UDA boss Dee Stitt's charity Charter NI bids for £250,000 of taxpayers money for Belfast building
A charity headed by UDA boss Dee Stitt wants taxpayers to stump up £250,000 so it can redevelop an old building in east Belfast.
But nervous Belfast city councillors are reluctant to fund the project following recent revelations about the notorious terror chief.
Convicted armed robber Stitt’s North Down UDA unit has been behind a campaign of intimidation in Bangor that has resulted in physical attacks and kids threatened.
Despite this, groups connected to him have still managed to pocket huge amounts of public cash handouts including £900,000 from the Assembly’s Social Investment Fund.
Now Charter NI – of which Dee Stitt is the £30,000-a-year Chief Executive – wants Belfast City Council to stump up £250,000 so it can buy the old Gillespie and Wilson building in east Belfast.
It asked for the cash from the City Hall’s Strategic Investment Fund during a presentation to councillors before Christmas.
Stitt’s group said £75,000 would be used to buy the Newtownards Road premises and the remaining £175,000 would be spent on refurbishments.
If the handout gets the green light, Charter NI would use the building as its new headquarters.
A council spokeswoman said: “We can confirm that a presentation by Charter NI was made to the East Belfast Area Working Group on 27 October 2015.
“Subsequently it was agreed that a report will be drawn up for future consideration. No decision has been taken to fund this or any similar projects.”
Although Charter NI’s £250,000 funding proposal is under consideration, sources within the City Hall have expressed strong reservations about handing over any public money to a group connected to Dee Stitt.
One politician said: “Charter NI wants £250,000, there’s a working group looking at it but no decision has been made.
“Charter NI made a presentation but businessmen and community and voluntary organisations in the area have indicated privately to councillors that they feel the money should be distributed more widely.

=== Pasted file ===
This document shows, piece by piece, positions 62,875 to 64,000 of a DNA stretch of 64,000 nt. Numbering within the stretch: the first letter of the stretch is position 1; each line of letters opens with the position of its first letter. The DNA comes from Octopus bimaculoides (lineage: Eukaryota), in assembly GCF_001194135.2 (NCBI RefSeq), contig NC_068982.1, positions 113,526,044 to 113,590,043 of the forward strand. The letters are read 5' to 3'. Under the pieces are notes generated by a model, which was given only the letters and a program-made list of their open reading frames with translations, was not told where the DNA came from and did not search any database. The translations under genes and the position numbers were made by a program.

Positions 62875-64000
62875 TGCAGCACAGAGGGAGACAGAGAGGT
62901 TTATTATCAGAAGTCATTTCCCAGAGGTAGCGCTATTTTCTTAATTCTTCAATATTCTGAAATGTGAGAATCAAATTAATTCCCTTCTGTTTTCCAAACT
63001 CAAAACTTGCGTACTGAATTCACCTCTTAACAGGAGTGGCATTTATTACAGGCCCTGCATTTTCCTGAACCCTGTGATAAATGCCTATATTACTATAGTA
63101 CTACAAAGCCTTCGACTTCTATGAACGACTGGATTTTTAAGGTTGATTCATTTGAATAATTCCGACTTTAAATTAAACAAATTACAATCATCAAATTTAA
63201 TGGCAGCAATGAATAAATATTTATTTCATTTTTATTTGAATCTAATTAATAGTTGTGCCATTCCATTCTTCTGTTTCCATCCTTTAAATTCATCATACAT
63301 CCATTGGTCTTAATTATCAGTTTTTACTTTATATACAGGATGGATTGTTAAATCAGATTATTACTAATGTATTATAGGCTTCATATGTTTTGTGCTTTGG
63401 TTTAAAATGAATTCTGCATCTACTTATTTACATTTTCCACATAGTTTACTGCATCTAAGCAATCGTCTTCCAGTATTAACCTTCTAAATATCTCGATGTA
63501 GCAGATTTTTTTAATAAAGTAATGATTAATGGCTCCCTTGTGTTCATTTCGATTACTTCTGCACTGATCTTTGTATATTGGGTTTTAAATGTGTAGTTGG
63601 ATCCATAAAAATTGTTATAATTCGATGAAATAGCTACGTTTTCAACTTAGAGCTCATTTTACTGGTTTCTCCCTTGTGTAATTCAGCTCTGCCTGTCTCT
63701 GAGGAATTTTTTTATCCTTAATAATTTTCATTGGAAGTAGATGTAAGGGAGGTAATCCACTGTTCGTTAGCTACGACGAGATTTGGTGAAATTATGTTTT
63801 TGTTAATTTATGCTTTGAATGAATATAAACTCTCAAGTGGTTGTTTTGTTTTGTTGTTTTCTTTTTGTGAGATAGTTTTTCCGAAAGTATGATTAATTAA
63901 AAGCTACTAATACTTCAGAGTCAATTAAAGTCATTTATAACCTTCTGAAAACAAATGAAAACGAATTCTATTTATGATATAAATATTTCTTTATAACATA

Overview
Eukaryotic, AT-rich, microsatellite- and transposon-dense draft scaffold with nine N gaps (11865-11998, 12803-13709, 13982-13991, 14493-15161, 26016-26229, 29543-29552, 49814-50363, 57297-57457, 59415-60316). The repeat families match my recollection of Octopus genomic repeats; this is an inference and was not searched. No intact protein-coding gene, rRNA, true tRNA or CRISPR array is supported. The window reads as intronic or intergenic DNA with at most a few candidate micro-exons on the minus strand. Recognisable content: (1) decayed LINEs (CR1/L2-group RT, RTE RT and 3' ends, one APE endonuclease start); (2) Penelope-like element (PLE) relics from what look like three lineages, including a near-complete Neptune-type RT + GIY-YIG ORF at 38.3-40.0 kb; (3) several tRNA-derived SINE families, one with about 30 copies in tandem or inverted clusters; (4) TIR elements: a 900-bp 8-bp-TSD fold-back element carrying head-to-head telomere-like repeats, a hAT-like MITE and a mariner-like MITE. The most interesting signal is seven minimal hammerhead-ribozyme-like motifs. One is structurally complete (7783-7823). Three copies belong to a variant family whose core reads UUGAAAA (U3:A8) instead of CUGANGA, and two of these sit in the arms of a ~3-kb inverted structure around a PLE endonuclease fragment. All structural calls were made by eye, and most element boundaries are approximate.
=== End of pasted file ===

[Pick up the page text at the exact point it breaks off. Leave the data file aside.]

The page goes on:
“Almost 30 shops have been closed on the Newtownards Road over the last three to four years and the other groups are saying they’ve been starved of funds, so to hand over £250,000 to just one group would be a big decision that would cause problems.”
Embarrassed by Sunday Life revelations about just how much public cash his groups have been raking in, Dee Stitt has told UDA members in North Down that they’ll be in “big trouble” if they are found to be talking to this newspaper.
Consumed with paranoia he has even banned them from taking mobile phones into meetings.
“Stitt rang everyone last Monday and told them that phones were banned from band and UDA meetings,” said a source within the terror gang.
“He said that anyone caught talking to Sunday Life would be in big trouble.
“He’s a paranoid wreck at the moment.”
UDA sources also told this newspaper that Stitt’s unit in North Down is now hopelessly split between his ‘Spice Boy’ crew and “old-timers”.
“The veterans want nothing to do with Stitt and his gang of steroid-taking wannabes,” added an insider.
“The old-timers are gathering around a long standing UDA member from the Kilcooley estate. They don’t recognise Stitt as commander and want Jimmy Birch (UDA east Belfast leader) to replace him.
“Stitt’s gang is embarrassing. They parade around in tight-fitting t-shirts showing off their steroid muscles.
“It’s like a throwback to the days of Jim Gray and his Spice Boys gang.”
Belfast Telegraph Digital